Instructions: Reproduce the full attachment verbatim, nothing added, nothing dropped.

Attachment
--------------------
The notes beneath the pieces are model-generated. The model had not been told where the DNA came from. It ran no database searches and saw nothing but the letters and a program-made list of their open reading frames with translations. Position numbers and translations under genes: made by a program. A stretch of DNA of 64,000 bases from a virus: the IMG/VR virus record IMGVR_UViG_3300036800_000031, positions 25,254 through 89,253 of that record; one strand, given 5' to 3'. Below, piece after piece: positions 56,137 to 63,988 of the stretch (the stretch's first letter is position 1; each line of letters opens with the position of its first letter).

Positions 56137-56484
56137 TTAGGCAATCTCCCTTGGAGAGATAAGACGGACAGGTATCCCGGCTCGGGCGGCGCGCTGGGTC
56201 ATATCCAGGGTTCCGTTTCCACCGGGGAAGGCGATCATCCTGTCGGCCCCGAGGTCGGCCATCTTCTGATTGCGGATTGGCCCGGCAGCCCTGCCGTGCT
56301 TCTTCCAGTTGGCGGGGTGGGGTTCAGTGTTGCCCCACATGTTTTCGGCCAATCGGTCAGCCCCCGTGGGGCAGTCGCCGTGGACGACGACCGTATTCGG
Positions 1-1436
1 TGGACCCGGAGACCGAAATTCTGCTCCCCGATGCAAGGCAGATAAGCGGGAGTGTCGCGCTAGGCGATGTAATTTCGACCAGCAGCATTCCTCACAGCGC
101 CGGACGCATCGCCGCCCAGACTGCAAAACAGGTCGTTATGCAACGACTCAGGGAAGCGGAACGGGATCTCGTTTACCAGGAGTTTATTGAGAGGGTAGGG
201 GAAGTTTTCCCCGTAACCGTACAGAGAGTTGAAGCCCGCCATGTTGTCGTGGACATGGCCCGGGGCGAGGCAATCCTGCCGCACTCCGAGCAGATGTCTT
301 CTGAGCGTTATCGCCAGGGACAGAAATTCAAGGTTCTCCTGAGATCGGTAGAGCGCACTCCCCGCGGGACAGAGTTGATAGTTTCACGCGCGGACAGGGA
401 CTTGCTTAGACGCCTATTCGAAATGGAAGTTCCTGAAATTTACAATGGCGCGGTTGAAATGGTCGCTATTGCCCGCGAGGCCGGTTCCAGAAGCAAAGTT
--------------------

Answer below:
The notes beneath the pieces are model-generated. The model had not been told where the DNA came from. It ran no database searches and saw nothing but the letters and a program-made list of their open reading frames with translations. Position numbers and translations under genes: made by a program. A stretch of DNA of 64,000 bases from a virus: the IMG/VR virus record IMGVR_UViG_3300036800_000031, positions 25,254 through 89,253 of that record; one strand, given 5' to 3'. Below, piece after piece: positions 56,137 to 63,988 of the stretch (the stretch's first letter is position 1; each line of letters opens with the position of its first letter).

Positions 56137-56484
56137 TTAGGCAATCTCCCTTGGAGAGATAAGACGGACAGGTATCCCGGCTCGGGCGGCGCGCTGGGTC
56201 ATATCCAGGGTTCCGTTTCCACCGGGGAAGGCGATCATCCTGTCGGCCCCGAGGTCGGCCATCTTCTGATTGCGGATTGGCCCGGCAGCCCTGCCGTGCT
56301 TCTTCCAGTTGGCGGGGTGGGGTTCAGTGTTGCCCCACATGTTTTCGGCCAATCGGTCAGCCCCCGTGGGGCAGTCGCCGTGGACGACGACCGTATTCGG
Positions 1-1436
1 TGGACCCGGAGACCGAAATTCTGCTCCCCGATGCAAGGCAGATAAGCGGGAGTGTCGCGCTAGGCGATGTAATTTCGACCAGCAGCATTCCTCACAGCGC
101 CGGACGCATCGCCGCCCAGACTGCAAAACAGGTCGTTATGCAACGACTCAGGGAAGCGGAACGGGATCTCGTTTACCAGGAGTTTATTGAGAGGGTAGGG
201 GAAGTTTTCCCCGTAACCGTACAGAGAGTTGAAGCCCGCCATGTTGTCGTGGACATGGCCCGGGGCGAGGCAATCCTGCCGCACTCCGAGCAGATGTCTT
301 CTGAGCGTTATCGCCAGGGACAGAAATTCAAGGTTCTCCTGAGATCGGTAGAGCGCACTCCCCGCGGGACAGAGTTGATAGTTTCACGCGCGGACAGGGA
401 CTTGCTTAGACGCCTATTCGAAATGGAAGTTCCTGAAATTTACAATGGCGCGGTTGAAATGGTCGCTATTGCCCGCGAGGCCGGTTCCAGAAGCAAAGTT